Leo - Porpora: Maestri A Sant'onofrioa
Format: COMPACT DISC
Dellarole, Giorgio; Andalò, Michele; Ensemble Animantica; Giordani, Raffaele; Bellotto, Matteo; Schwarz, Lucia; Vannelli, Michele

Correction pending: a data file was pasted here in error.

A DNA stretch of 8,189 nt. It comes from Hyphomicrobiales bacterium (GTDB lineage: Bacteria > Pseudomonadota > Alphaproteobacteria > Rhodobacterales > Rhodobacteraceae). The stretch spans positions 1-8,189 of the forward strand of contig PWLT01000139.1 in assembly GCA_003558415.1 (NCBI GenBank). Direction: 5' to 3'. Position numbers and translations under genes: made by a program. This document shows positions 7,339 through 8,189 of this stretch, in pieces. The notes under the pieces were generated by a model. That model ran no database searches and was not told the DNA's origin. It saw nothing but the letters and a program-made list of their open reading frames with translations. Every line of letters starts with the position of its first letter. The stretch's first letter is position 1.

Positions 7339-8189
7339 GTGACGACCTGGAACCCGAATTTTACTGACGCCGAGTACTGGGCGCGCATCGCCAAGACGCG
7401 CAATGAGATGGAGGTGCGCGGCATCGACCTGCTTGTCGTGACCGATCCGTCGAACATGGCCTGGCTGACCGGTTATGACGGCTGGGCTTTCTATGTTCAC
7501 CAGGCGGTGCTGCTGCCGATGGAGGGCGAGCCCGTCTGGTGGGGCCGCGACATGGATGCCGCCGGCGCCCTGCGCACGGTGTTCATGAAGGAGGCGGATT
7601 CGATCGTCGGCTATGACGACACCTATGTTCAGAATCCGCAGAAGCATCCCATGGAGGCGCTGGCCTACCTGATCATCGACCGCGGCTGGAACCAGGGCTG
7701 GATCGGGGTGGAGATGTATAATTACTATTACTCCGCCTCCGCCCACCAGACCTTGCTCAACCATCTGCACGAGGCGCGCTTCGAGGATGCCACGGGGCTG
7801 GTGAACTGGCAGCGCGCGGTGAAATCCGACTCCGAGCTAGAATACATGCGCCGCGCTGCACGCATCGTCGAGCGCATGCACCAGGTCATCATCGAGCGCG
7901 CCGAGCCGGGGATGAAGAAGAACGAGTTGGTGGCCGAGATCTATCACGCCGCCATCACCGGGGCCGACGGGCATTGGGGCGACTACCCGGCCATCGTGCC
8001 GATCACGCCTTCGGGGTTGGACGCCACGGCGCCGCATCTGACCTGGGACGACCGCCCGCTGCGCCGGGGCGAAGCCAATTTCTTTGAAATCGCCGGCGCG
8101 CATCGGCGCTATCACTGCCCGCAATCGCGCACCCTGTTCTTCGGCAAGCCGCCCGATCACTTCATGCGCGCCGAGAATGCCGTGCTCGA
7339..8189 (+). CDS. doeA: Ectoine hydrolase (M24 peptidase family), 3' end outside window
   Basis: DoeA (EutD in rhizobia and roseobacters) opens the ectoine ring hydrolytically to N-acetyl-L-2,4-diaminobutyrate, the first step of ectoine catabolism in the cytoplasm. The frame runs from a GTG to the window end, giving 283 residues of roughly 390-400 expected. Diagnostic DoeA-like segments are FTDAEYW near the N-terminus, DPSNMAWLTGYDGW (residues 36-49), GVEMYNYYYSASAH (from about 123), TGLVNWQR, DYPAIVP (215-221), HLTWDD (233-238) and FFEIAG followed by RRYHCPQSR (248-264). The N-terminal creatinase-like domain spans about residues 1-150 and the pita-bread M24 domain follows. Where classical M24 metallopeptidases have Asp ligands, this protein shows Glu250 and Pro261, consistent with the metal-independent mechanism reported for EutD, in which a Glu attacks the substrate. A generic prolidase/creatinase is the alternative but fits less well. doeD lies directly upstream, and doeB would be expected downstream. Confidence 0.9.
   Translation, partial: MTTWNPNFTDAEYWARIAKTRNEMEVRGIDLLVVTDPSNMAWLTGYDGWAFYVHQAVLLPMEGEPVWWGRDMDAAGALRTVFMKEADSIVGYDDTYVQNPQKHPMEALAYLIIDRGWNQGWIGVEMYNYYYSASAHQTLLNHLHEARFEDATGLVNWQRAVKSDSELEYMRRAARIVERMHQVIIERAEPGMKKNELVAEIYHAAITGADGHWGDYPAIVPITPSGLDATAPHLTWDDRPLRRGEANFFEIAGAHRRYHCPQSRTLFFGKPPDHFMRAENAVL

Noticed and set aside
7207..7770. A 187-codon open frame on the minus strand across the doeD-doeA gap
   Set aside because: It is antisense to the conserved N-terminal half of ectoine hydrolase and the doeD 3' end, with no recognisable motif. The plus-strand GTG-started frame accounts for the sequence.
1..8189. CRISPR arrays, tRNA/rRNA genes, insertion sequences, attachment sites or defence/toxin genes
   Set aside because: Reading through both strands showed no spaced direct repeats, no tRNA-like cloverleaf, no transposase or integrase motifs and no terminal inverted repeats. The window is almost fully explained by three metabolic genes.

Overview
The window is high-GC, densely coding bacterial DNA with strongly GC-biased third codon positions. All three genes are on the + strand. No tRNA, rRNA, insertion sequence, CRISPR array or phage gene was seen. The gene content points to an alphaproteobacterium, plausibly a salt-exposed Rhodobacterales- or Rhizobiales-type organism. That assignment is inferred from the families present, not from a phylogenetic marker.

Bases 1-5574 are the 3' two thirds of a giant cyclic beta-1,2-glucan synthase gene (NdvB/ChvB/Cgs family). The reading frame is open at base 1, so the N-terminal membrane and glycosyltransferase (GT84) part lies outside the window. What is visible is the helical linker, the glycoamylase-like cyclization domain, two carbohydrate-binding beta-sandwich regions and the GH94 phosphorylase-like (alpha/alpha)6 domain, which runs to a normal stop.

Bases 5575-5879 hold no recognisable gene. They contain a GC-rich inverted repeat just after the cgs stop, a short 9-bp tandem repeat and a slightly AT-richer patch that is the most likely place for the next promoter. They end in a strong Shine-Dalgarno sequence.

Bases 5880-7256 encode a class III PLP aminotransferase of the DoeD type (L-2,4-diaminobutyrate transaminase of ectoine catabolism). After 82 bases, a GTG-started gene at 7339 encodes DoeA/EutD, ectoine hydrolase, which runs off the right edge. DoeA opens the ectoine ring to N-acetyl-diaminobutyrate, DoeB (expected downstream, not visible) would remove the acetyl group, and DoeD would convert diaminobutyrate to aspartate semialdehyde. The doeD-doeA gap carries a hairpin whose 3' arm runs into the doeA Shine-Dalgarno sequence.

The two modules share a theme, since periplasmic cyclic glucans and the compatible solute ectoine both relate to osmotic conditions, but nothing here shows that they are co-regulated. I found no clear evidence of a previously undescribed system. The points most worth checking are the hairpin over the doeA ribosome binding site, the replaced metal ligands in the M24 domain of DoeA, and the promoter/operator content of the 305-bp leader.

The College of Music of Sant’Onofrio, one of the wonders of baroque Naples, was founded in the late 1500s as a foundling institution to train orphans and abandoned children to work as artisans. Within a few years, its educational policy had shifted to musical training and singing and during the 1600s it was home to the finest composers in the city. They transformed the rigidly austere musical geometry of northern Europe into something wholly new, as though infusing the darkness of the north with the immense, intensely bright light of the south. Nicola Porpora was just such a composer. In 1710 the 24 year-old Porpora presented his opera Berenice in Rome with great success. While in the city, Haendel himself saw it and went to congratulate its composer. Porpora wrote a great deal of music for religious purposes and opened a singing school which Farinelli also attended. Leonardo Leo is the other great composer from Sant’Onofrio. Almost a decade younger than Porpora, a combination of overwork and delicate health killed Leo at the relatively young age of fifty. He had already produced a number of new operas by 1738 when his reputation for music earned him the commission of a lifetime to write an opera to celebrate the wedding of Charles III and Maria Amalia of Saxony. Leo put everything else to one side and took as his subject the wedding of Psyche and Cupid. Yet despite the success of his opera for the imperial wedding, Leo continued to write music – both sacred and opera, whether serious or comic. Unsurprisingly, his name was a household word throughout Europe.